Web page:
Kristine N said...

So well done!

Karen said...

Thank you" half way through reading this aloud to my husband he asked me if I wrote it. You absolutely nailed this so well for us

Happyclam said...

Amen sister !

Essie the Accidental Mommy said...

I had hopes that adopting would help my other daughter develop compassion. Not so much. well, not yet I should say.

Shalom said...

This had me weeping. Holy crap, yes.

Tisha said...

Perfect. Exactly. Thanks!

Shelagh Knjaschewitsch said...

Sometimes you will only know if you live it, are in it, and have been through it...the pain but also the love and joy that comes from the whole process....I love my adopted children and they love me unconditionally... but it hasn't come without its incredible pain at times...for all of us!!...A very well written article...Thank you!!

Michelle Batchelder said...

So well put, I understand more from your experiences, it has made our decision easier and harder all at once, but has helped me come to terms with it! Thank you for sharing, openly, honestly, and with a sense of humor!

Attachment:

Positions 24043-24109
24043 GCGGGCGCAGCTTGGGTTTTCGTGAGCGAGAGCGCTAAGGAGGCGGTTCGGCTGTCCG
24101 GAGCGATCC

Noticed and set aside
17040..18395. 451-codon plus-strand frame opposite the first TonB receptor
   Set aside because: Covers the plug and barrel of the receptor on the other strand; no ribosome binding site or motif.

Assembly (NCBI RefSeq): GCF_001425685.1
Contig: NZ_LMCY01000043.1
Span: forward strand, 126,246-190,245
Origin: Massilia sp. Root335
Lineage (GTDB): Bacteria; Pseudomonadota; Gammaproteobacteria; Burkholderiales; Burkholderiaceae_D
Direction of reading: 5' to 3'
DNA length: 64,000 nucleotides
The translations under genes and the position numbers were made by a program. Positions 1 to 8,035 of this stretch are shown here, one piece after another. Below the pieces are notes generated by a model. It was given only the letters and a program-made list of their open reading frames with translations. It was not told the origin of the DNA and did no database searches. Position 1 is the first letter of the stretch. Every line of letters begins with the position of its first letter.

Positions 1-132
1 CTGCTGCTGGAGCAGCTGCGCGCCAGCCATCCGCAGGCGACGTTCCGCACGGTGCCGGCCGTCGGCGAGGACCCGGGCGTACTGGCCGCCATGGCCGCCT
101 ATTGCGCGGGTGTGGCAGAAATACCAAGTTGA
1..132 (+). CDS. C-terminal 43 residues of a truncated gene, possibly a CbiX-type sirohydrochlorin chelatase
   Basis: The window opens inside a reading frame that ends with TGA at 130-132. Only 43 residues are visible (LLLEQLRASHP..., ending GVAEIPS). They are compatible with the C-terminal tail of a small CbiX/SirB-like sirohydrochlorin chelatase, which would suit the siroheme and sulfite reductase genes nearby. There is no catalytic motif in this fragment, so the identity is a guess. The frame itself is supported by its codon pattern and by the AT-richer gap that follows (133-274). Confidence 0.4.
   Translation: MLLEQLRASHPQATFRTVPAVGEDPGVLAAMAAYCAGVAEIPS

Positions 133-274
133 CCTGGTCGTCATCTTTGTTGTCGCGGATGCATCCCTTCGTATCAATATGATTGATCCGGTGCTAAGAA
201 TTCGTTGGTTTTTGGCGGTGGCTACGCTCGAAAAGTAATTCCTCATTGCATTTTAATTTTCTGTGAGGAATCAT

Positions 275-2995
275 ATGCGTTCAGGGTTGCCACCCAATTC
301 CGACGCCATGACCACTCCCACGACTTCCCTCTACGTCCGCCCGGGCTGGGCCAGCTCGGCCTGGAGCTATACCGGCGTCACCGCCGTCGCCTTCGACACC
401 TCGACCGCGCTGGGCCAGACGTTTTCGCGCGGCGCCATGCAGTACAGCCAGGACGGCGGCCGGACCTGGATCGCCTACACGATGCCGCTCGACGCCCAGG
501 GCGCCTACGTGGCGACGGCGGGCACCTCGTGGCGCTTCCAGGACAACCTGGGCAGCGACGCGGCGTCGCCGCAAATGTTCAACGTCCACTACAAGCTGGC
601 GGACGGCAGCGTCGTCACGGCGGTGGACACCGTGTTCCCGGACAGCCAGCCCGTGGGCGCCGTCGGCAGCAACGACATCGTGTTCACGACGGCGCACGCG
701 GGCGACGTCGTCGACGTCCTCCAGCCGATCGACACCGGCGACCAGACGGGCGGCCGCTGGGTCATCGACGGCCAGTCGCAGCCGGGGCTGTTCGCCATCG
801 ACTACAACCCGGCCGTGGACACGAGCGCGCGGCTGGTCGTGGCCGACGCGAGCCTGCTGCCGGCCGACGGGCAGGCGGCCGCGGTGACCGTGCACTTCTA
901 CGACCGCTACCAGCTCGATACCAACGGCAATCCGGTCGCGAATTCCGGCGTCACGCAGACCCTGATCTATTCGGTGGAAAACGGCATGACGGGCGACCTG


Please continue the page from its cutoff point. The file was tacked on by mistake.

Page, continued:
Sanne Family said...

It is a thing of beauty that you were brave enough to share our story. You are not alone. You are not crazy. We parents who share this unique experience have to stick together. With love and admiration I say thank you for this post!

Christen Shepherd said...

Beautifully said! I finally wrote a book with a child and youth counselor because when I adopted I couldn't find anyone saying these truths. At that time I thought I was the only one facing challenges! Trying to heal trauma in children does make us warriors not saints. Loved your blog!